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From the Western Areas to Soweto: forced removals

Slum clearance in the Western Areas of Johannesburg occupied the efforts of the town council for many years. Repeated attempts by the JCC to clear slums in the Western Areas had little success in the 1930s and 1940s. Once the Nationalist Party government came into power in 1948, it embarked upon a robust and aggressive policy of slum clearance. This policy involved the forced removal of Africans from the freehold townships of the Western Areas, such as Sophiatown, Martindale and Newclare to Diepkloof, Meadowlands, Dube and Rockville. Similar attempts of slum clearance in Alexandra resulted in communities removed from this township being resettled in Diepkloof and Meadowlands. Forced removals began in 1955 and five years later, the resettlement of African families from the Western Areas to Soweto had been completed.

The Native Affairs Department (NAD) was transformed when the Nationalist Party formed the government in 1948. Conflict of interest between the JCC and the central government threatened to undermine the latter's policy of slum clearance and Group Areas Act in the Western Areas of Johannesburg. The JCC should have taken complete responsibility for slum clearance and resettlement of African communities in the Western Areas in Soweto. But, dominated by the United Party and reflecting its liberal approach to Native administration, the JCC was reluctant to do so. It resented being used as an instrument for implementing what it considered to be racially motivated policies. The Nationalist Party government ignored the JCC and set up its own local authority whose brief was to implement slum clearance policies that had left the JCC paralysed for over 20 years.

The Native Resettlement Board (NRB) was a local authority set up by the Nationalist Party government for specific purposes. These were to implement slum clearance by forcibly removing Africans from the Western Areas of Johannesburg and relocating them to Soweto and, to become a local authority in charge of communities from the Western Areas resettled in Meadowlands, Diepkloofand Rockville. Consequently, between 1955 and 1972, communities in Soweto were administered by two sets of local authorities each with its own style of governance. In townships under the authority of the JCC, location regulations were not applied as strictly and stringently as under the rule of the WRAB. Communities being administered by the NRB were subjected to a plethora of location regulations, with influx control measures being brutally applied.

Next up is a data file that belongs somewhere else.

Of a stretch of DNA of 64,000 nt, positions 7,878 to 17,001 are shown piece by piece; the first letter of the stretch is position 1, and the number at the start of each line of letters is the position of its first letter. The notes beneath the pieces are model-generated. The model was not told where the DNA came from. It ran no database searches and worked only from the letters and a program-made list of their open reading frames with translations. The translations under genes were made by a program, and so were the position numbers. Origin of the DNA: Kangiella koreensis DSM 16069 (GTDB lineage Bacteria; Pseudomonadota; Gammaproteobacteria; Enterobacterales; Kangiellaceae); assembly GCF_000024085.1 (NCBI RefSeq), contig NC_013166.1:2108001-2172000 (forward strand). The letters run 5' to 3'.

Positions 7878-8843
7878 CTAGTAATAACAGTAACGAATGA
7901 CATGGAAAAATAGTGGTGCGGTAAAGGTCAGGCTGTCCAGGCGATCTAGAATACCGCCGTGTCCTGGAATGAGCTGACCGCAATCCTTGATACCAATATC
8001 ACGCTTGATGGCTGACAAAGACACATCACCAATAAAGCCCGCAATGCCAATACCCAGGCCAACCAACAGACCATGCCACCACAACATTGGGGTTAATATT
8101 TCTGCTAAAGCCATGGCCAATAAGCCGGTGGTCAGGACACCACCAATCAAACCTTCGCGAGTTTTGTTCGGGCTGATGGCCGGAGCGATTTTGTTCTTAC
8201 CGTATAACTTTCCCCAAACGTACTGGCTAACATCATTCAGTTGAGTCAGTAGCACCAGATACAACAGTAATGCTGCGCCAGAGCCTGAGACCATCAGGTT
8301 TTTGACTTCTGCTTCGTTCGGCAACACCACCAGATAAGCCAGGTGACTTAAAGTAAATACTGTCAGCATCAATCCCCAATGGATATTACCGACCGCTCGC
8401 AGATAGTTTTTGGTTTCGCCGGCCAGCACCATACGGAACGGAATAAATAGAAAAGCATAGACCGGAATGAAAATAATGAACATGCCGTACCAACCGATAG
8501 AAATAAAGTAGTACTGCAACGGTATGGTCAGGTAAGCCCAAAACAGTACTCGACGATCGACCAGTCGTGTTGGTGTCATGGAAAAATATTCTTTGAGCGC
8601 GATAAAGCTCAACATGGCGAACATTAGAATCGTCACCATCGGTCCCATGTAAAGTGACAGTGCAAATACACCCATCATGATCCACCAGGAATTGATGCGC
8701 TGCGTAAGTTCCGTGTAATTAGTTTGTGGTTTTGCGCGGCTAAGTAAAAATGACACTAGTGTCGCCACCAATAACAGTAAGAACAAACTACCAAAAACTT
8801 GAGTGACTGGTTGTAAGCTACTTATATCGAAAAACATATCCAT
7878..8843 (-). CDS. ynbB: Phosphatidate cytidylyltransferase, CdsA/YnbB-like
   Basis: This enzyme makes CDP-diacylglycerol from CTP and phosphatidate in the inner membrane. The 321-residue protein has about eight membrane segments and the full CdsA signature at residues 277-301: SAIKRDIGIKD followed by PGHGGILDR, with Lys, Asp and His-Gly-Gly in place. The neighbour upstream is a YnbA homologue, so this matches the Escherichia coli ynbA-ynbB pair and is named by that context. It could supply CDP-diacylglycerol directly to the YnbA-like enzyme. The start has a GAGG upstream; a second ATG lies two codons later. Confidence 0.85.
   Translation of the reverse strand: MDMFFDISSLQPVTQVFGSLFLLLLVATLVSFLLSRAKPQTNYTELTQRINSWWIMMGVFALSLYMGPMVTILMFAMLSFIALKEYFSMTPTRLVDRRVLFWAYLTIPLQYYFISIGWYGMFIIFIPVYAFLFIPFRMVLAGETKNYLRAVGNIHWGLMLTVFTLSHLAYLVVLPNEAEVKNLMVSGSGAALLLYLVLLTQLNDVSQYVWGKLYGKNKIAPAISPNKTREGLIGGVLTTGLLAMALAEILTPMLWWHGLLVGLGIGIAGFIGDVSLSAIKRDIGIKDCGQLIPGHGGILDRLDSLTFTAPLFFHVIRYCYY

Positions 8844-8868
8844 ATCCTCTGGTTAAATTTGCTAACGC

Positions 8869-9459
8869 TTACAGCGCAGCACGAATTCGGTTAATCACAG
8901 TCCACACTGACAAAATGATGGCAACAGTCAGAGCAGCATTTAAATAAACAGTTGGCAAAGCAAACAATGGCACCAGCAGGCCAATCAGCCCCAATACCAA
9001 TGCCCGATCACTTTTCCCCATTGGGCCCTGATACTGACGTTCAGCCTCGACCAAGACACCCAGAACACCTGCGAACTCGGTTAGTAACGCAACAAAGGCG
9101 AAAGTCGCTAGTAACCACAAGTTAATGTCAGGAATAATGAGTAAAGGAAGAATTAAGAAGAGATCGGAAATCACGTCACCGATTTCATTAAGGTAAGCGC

The resettlement pattern of the Western Areas communities in Meadowlands and Diepkloof was carefully and deliberately designed so that communities were grouped according to their ethnic identity. The purpose pf dividing the communities along ethnic lines was that they could not articulate their concerns as a unit. By doing this, the WRAB managed to establish effective mechanisms pf social and political control of township dwellers in Moroka.

The squatter movements in Orlando grew size between 1944 and 1946. Some of the squatters came from the Old Pimville location, faking advantage of negotiations going on between the JCC and squatters previously residing in Orlando as sub-tenants. As the squatter problem became unwieldy, the JCC decided to set up controlled site-and-service schemes in Moroka and Jabavu. Between 1947 and 1960, the government embarked upon a massive housing scheme at the end of which the Moroka and Jabavu emergency camps were demolished. Residents of Moroka and Jabavu emergency camps were relocated in Moletsane, Molapo, Tladi, Naledi, Senaoane, Dlamini, White City and Jabulane. This group of townships, which include some of the most impoverished areas of Soweto, are often referred to as ‘the Wild West’. These townships experiences very high levels of crime during the 1960s and 1970s



Ongoing project: Last updated October 2007